Health officials in Indonesia confirmed on Thursday that a 44-year-old man died of avian influenza just outside Jakarta last week. That brings the country's total number of bird flu deaths to 42, equaling Vietnam for the highest number of victims in the world.
Indonesia has been struggling to contain the spread of the H5N1 virus since the first human case in South Sulawesi just over a year ago.
Though the latest fatality ties the country with Vietnam for the highest number of human deaths, Vietnam has not registered a single death from the bird flu this year. Health officials credit Vietnam's extensive campaign of poultry vaccinations and mass slaughter of sick birds for that success.
In Indonesia, the virus has been detected in poultry in 27 of the country's 33 provinces.
World Health Organization spokeswoman Sari Setiogi says Indonesia's early detection and surveillance of the disease has been very good, but educating the public about the threat is a challenge. She says people in Indonesia live closely with poultry, even in urban areas. An estimated 300 million chickens are raised in backyards.
"I mean they put backyard chickens for example at night inside the house instead of in a pen or something like that. For them it's something very usual. So we have to again and again remind them that the public should avoid contact with sick or dead poultry," said Setiogi.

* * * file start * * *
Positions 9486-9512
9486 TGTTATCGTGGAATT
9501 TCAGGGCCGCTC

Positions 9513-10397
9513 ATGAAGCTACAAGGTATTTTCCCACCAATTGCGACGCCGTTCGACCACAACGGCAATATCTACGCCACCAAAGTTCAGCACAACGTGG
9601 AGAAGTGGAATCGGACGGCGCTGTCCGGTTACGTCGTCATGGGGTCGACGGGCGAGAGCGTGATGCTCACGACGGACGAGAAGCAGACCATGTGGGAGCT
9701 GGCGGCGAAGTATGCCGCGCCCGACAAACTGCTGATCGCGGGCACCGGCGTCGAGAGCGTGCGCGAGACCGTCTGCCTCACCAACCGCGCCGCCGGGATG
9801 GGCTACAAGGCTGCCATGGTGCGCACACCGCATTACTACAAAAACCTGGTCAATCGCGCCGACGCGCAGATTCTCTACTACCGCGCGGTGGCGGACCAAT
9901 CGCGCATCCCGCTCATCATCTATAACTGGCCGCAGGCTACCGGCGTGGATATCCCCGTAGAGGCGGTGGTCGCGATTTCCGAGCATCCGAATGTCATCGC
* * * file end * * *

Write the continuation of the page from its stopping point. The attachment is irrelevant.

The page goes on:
Critics say Indonesia has been slow to implement strategies to curb infection among birds, and has been particularly reluctant to slaughter poultry because of the high cost of compensating farmers. Mass culling is widely unpopular. The country has allocated $3.3 million to pay farmers for the birds, but that works out at little more than a dollar per chicken, significantly less than the market value.
Scientists fear the H5N1 virus could change to become easily passed between humans, triggering a pandemic that would put millions of lives at risk. So far, almost all human victims contracted the virus from sick birds.
Health officials recently said the H5N1 virus had mutated slightly in a cluster of cases in Sumatra last May, in which the virus passed from human-to-human, though experts say the mutation died out with its last victim. WHO spokeswoman Setiogi says preventing a pandemic requires a global effort.
"If the virus is in animals, it means it could spill over into humans, however a pandemic strain could emerge anywhere, not just in Indonesia," she said.
The country has asked for $900 million from international donors over the next three years to help fight the disease.
More than 130 people have died from the virus since 2003, with cases in Europe, Africa and Asia.